• No Details, Good Economy Will Solve All Problems?: Unfortunately, there is little, if any, detail about what changes will be proposed to the charitable deduction. The document focuses on the concept that the better the economy is, the more people give to charity.  While I agree with this fact, the framing of the concept ignores the incentive that the charitable deduction provides in general and specifically with the gifting of appreciated securities.  Simply put, charitable gifts don’t just occur because times are good, but rather they occur because charities ask for them.  And, many of those conversations include a discussion about tax deductions.
  • But the Benefits and Support of the Charitable Deduction are Easy to Quantify
    • Clear Quantitative Support: Based on the IRS 2013 data, our state, Illinois, had just over 6.1 million tax returns filed with just over 2 million of those returns (33%) using the itemized deduction in lieu of the standard deduction. Those tax payers claimed over $7.8 billion in charitable deductions.  A recent study found that 74% of voters would rather give $1,000 to charities than the federal government, and 88% of voters believe it should be easier for people to deduct gifts to charities from their taxes.
    • Chilling Effect of Blueprint: The Coalition indicated that their data shows that if the standard deduction triples (which it appears may be the case as the blueprint, aka A Better Way, discusses doubling it) that tax payers who itemize their deductions would decrease from 33% to 5%. While I was not able to substantiate this claim, if true, the roughly 2,000,000 Illinois residents who itemize their deductions would decrease by 1,700,000 to 300,000 (based on the 2013 IRS cited above). Without any corresponding universal charitable deduction, not tied to an itemized deduction, the charitable community’s ability to use the concept of a charitable deduction as a conversation starter with donors is eliminated with 85% of prospects with which it can currently do so.  In other words, charities will not be able to start engaging the future major gift prospects until they are elite major gift prospects.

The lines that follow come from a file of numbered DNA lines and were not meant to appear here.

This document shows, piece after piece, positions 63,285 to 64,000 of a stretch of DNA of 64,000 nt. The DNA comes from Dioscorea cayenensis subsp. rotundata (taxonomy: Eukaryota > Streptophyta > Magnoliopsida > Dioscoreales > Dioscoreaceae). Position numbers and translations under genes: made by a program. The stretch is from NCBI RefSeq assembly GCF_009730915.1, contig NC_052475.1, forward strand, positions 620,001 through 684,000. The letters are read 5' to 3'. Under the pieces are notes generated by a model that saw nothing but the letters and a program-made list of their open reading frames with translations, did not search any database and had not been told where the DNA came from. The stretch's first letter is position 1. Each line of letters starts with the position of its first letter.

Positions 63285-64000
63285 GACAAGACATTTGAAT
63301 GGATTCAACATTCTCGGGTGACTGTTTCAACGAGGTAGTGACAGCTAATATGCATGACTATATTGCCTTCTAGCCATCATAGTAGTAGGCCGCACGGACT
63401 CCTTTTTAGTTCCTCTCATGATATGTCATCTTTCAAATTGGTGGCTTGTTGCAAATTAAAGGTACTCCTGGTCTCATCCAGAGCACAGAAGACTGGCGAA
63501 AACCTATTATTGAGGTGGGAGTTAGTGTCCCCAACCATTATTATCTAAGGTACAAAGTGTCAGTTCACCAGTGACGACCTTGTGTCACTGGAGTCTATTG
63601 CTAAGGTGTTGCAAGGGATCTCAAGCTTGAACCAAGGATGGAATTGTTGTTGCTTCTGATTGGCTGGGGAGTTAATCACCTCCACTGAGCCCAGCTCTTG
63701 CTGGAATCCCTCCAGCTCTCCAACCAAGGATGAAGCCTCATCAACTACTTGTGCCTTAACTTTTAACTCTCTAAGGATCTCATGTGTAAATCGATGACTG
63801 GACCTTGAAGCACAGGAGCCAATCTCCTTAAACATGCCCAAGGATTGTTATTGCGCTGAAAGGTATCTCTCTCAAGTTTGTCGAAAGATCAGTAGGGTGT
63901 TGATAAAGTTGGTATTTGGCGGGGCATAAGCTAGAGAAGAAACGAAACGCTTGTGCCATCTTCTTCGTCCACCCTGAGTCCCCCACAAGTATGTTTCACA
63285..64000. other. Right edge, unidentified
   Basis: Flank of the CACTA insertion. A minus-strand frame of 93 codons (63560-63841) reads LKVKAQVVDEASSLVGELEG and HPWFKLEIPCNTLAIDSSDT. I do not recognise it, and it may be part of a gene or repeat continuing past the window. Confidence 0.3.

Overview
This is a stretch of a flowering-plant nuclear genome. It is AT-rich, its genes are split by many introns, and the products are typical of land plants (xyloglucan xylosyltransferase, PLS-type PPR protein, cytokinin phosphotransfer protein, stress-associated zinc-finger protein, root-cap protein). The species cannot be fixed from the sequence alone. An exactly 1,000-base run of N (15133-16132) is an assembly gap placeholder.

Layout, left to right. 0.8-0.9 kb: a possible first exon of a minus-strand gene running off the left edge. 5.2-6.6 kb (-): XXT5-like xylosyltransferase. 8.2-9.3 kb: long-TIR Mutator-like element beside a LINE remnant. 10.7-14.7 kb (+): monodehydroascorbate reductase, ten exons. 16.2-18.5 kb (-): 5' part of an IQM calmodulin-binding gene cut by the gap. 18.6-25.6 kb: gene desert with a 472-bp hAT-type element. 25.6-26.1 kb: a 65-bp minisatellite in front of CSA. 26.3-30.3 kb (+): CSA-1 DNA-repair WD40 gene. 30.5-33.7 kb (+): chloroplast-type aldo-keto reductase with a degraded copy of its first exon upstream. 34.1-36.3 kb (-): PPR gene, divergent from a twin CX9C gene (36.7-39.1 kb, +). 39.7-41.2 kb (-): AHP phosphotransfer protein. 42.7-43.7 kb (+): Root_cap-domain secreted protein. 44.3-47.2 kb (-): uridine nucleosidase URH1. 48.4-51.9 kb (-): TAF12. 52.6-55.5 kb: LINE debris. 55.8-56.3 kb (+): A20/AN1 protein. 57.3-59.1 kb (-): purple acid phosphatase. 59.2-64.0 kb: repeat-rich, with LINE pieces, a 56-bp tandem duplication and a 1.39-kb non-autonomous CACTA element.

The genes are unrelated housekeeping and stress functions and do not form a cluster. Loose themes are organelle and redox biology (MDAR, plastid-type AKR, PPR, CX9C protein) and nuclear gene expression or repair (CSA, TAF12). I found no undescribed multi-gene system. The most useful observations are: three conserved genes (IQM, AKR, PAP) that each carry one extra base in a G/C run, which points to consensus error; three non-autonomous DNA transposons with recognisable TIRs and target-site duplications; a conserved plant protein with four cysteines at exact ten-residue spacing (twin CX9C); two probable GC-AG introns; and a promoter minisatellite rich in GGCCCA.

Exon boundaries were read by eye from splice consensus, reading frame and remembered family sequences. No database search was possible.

How You Can Help Preserve the Scope and Value of the Charitable Deduction

Normally, you would read a list of items you are requested to do.  Or you might read the best practices for communicating with members of Congress.  Many requests are worthy and best practices are well founded, but I am going to ask you for 1 very specific request.  Please send 3 emails to the tax policy legislative assistant for your representative and your two senators.  A small handful of these emails can make a huge difference.  Telephone calls can’t be printed off and US mail to the Capital does not always reach its intended recipient.  To find the tax policy legislative assistant,  you will need to:

  1. Google “legislative action center _______ staff” and place the name of your representative and senators in the blank.
  2. Look for the name of the legislative assistant for tax policy. Here’s the example for Joe Fawell, the legislative assistant for Representative Peter Roskam.
  3. Email your representative and senators on their pages, addressing your email to the specific person in charge of tax policy. Here’s the example email page for Representative Danny Davis.
  4. In your email, be specific on the effects of chilling conversations about the charitable deduction would have on you and/or your charity.

Conclusion

My lifelong tax journey that I started in 1985 has made me accept the fact that most of the population will see the government’s taxing authority as something that takes hard-earned wages out of their pocket.  However, I ask you to put aside that belief for a day and join the millions who have their lives changed by charities.  You will see you have a choice of where you want to help others and, by your action, can preserve something that is so very right about our tax code.